Thursday, 16 April 2009

Why T&T is a good gateway RPG

Most people seem to stumble into the hobby almost by accident. Whether it was the curiosity switch being flicked when they spotted the little white booklets of D&D or watching a group roll those wacky polyhedrons around and shout words like "magic missile" or "pit trap", there were many who introduced roleplaying to themselves.

The rest of the populous was likely introduced through a friend or relative, and that introduction probably took place in the land lovingly fashioned by one Mr Gygax: that was my gateway drug and it was the game I shared with my high school friends, who I'm sure are eternally grateful.

Although D&D is the most played RPG in the world, it's probably safe to say that under the weight of its rule system, 4th edition or otherwise, it may not be the best game to bring to the newbie table. It's not that people are any stupider now and it's not about this current generation of World of Warcraft digi-geeks not wanting to get their fingers ink-smudged; it's just a scary world to step into when there are two book cases dedicated to D&D supplements.

Tunnels and Trolls, however, is easy to learn quickly (score one for old school transference to instant gratification cyber-culture) and there isn't a vault load of material to wind your head around. Instead of having to deal with various flavours of saving rolls, there is just one simple mechanic, the noble SR. Ordinary dice are used, although they will always be a D6 to me, which makes the conversion from familiar board games to RPGs much less taxing. The magic system is easier to grasp (though, much less in depth) than many other games and combat requires elementary mathematics at the most. Surely T&T is a great game to introduce to new players.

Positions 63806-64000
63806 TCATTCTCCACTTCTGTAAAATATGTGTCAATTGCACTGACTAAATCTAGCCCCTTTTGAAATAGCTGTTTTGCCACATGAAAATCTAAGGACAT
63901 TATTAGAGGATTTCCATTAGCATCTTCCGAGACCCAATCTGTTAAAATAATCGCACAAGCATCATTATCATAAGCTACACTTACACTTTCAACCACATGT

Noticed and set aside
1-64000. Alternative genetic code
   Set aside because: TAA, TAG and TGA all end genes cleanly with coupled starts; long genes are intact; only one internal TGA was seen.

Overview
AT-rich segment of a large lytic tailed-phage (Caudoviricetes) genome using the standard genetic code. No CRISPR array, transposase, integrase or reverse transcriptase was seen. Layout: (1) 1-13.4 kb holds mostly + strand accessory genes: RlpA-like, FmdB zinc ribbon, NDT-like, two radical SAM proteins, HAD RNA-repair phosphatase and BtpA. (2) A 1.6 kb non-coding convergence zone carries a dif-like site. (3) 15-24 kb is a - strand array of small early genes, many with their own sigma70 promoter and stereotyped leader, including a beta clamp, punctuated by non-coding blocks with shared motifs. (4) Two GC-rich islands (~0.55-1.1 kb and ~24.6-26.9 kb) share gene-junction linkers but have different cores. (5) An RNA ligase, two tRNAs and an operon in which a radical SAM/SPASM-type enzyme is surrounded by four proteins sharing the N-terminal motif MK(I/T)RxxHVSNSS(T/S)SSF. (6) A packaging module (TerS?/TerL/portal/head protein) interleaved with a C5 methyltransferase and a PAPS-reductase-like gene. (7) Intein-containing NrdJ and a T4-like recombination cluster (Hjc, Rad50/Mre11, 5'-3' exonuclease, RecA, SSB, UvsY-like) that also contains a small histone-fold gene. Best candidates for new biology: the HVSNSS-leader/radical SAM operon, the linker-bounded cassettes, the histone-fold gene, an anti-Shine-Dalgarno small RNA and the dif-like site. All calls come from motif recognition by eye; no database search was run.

It's not that T&T is for the simple-minded, in fact it can be as complex as the player wishes, but it's a game that can be stripped to its bare bones and absorbed in a single sitting. And it's not that it's a mere stepping stone for "higher" games like D&D or Vampire, because as much enjoyment can be squeezed out of a T&T session as anything else. It's just a nice starting point to those who are perhaps wary of taking the RPG plunge (I'm making it sound like a cult initiation - fuel for Jack Chick) or who may not have the time to absorb a stack of rules, although I would urge everyone to try all games on offer. Moreover, the credit crisis/crunch/downfall/scaremongering has affected people's ability to splash out on big name systems and they may be more inclined to pay for the relatively cheap T&T rules, solos and GM modules.

Many may disagree with this, and it's understandable. But it doesn't change the fact that T&T is a good gateway RPG in these rocky times.